RT on DVD & Blu-Ray: Hyde Park on Hudson

Plus... Not much else, actually.

by | April 9, 2013 | Comments

For the second week in a row, we’ve got some pretty slim choices coming on home video. So much so that really the only notable new release is an FDR biopic misfire starring Bill Murray. Since there wasn’t much else to write about, we’re also including two others that at least received Fresh reviews, as well as a couple of new Criterion releases that may be of interest to you cinephiles out there. See below for the full list.

Hyde Park on Hudson


As this week’s only prominent new release, Hyde Park on Hudson is kind of a disappointment. Based in part on the private writings of Margaret “Daisy” Suckley, distant cousin to Franklin D. Roosevelt (and suspected mistress of the same), the film stars Bill Murray as the fmous 32nd POTUS and Olivia Williams as his wife Eleanor. The year is 1939, and FDR is hosting King George VI (Samuel West) and Queen Elizabeth (Olivia Colman) at his titular homestead, entertaining a plea for support by the royals on the eve of World War II. If that seems a bit dry and serious for a Bill Murray picture, don’t worry; between playful fish-out-of-water gags and whimsical romantic intrigue (between FDR and Daisy, played by Laura Linney), Hyde Park on Hudson featured enough mild high jinks to keep it from seeping into melodrama. That said, critics largely found the film middle-of-the-road; not enough drama to take seriously, and not enough humor to make it an effective comedy. At 38% on the Tomatometer, most say its crime isn’t that it’s outright bad, but that it doesn’t leave much of an impression either way.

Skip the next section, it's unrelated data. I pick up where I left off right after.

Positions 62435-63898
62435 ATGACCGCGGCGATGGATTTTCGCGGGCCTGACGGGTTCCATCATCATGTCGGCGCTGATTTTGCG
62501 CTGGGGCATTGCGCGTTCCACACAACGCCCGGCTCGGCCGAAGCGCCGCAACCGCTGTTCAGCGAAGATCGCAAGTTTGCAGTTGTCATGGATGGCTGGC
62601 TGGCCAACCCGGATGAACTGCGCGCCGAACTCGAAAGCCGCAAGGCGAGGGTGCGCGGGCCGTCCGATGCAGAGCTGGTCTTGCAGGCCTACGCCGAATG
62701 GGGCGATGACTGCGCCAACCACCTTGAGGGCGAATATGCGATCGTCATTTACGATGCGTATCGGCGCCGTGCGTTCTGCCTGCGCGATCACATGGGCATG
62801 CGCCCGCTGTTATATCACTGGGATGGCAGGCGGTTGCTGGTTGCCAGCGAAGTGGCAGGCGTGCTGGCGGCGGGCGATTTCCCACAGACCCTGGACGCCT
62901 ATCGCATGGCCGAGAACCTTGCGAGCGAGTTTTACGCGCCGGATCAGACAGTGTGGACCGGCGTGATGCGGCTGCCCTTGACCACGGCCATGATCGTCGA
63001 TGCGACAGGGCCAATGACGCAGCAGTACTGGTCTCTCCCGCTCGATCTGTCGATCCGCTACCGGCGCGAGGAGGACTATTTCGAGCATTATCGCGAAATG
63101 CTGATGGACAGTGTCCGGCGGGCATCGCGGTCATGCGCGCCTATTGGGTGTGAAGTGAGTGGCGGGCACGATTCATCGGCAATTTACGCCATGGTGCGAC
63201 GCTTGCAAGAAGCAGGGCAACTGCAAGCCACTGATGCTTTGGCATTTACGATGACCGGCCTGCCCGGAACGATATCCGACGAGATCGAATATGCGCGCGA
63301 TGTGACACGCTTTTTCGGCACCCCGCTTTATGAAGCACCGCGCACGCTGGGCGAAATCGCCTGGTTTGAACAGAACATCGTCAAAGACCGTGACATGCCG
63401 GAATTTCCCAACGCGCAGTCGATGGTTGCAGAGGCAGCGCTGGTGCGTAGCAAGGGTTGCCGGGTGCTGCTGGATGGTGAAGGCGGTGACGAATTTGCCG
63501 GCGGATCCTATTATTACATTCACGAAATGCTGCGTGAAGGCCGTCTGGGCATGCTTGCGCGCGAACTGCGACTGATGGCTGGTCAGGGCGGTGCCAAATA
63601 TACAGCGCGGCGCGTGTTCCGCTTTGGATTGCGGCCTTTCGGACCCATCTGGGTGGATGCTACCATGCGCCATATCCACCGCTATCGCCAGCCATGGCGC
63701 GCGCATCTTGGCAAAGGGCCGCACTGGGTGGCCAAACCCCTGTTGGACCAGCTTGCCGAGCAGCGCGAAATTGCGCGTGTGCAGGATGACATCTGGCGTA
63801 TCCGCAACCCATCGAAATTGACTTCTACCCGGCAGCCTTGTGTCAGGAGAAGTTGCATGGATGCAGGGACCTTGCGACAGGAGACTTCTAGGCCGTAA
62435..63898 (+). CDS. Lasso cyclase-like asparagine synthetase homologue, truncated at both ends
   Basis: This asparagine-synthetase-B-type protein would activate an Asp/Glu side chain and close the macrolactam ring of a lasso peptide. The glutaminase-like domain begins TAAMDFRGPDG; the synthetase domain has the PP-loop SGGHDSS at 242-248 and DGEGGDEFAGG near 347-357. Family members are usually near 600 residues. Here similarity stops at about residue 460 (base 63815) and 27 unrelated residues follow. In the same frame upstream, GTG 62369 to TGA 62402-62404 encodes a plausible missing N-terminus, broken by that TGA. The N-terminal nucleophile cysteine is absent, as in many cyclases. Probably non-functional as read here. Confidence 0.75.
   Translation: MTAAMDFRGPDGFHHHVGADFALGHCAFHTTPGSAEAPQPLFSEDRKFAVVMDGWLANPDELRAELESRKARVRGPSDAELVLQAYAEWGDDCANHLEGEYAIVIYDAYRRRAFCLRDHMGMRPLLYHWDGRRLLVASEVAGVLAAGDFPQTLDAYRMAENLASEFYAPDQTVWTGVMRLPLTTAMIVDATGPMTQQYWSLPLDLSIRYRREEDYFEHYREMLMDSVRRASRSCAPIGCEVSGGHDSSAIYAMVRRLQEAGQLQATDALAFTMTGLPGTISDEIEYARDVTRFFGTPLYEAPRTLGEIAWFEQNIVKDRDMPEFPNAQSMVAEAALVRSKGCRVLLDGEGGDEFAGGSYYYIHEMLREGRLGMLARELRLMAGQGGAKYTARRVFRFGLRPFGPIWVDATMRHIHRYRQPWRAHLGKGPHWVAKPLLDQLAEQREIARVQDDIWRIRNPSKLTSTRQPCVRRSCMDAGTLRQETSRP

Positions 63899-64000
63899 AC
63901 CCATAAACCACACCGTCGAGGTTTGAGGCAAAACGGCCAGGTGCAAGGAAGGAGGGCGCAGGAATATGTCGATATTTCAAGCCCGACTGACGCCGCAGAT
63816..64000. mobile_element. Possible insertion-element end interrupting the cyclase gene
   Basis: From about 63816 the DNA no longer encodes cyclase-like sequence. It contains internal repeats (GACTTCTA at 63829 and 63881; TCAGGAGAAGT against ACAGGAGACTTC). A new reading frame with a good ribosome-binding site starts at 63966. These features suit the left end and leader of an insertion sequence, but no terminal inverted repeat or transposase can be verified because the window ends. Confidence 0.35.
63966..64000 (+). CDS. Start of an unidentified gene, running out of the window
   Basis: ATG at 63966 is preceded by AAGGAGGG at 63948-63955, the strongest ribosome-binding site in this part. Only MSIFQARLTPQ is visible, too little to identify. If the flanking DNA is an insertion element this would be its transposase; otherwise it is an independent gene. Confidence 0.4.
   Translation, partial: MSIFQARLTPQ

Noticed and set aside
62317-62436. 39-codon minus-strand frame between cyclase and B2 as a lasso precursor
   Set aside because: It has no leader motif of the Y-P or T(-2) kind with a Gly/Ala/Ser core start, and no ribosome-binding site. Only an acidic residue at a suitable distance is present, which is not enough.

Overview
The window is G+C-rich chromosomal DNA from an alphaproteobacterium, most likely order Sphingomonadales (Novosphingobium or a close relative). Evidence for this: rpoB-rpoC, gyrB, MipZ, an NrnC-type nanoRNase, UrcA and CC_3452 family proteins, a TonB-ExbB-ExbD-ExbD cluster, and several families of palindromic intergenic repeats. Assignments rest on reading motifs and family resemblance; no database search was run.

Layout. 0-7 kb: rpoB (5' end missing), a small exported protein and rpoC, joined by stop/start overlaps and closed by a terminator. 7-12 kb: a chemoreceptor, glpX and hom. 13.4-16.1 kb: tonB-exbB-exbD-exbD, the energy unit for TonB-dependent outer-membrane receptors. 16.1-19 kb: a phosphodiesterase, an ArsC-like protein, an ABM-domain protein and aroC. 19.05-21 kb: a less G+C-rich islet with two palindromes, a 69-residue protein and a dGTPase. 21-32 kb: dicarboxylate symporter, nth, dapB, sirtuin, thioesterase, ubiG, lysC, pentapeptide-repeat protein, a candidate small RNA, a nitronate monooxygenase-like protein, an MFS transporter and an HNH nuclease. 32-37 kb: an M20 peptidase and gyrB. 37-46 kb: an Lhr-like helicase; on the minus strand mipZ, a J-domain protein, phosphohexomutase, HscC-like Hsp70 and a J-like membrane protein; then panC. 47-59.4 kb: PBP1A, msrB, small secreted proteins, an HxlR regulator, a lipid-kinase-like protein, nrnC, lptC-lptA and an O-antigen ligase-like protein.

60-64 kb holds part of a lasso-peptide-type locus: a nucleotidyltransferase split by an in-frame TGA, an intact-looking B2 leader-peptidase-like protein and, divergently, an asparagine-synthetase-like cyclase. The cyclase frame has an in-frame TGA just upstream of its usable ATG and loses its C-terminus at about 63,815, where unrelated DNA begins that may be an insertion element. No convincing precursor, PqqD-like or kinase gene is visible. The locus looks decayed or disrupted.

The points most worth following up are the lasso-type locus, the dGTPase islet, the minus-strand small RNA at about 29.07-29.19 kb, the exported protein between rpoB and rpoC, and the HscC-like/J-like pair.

One Life


Those of you who are familiar with the BBC’s nature documentaries — often hosted and narrated by David Attenborough — know how impressive they are. Back in 2006, Discovery Channel co-produced with the BBC what might be considered the definitive nature series in Planet Earth, and the astounding footage compiled for that series has been repurposed for other shows and, in the case of DisneyNature, films like Earth and African Cats. One Life similarly compiles several bits of previously seen footage into one feature-length glimpse at the strange and beautiful inhabitants of Earth, this time narrated by Daniel Craig. If you’ve seen Planet Earth and its sister programs, there won’t be much new to you here, but at 95% on the Tomatometer, it’s unlikely you’ll find such dazzling imagery anywhere else.

In Another Country


South Korea has produced a number of notable auteurs in the past decade or so, and while some — like Park Chan-wook (Stoker) and Kim Jee-woon (The Last Stand) — have even transitioned into Hollywood this year, others remain less recognized. One such case is Hong Sang-soo, a Cannes regular whose most recent film, In Another Country has earned largely positive reviews. The film begins with the framing device of a young film student dreaming up three scenarios for a screenplay set in the small town where she and her mother are hiding out from debtors. All three plots star Isabelle Huppert as a French woman named Anne visiting the Korean countryside, and all three play comically with themes of jealousy and infidelity. Critics agree that Huppert plays the part(s) with charm and lighthearted grace, making this film a pleasant and intriguing curiosity, even if it doesn’t offer the most profound observations.

Also available this week:

  • Two more from the Criterion Collection: 1954 Oscar-winner Gate of Hell (100%) is newly available on both Blu-ray and DVD, and David Cronenberg’s Naked Lunch (69%) is now available in a Blu-ray version.
  • The CGI-laden fantasy martial arts film The Sorcerer and the White Snake (21%), starring Jet Li.
  • Bad Kids Go to Hell (44%), a graphic novel-based horror-comedy sendup of The Breakfast Club, featuring none other than Judd Nelson.

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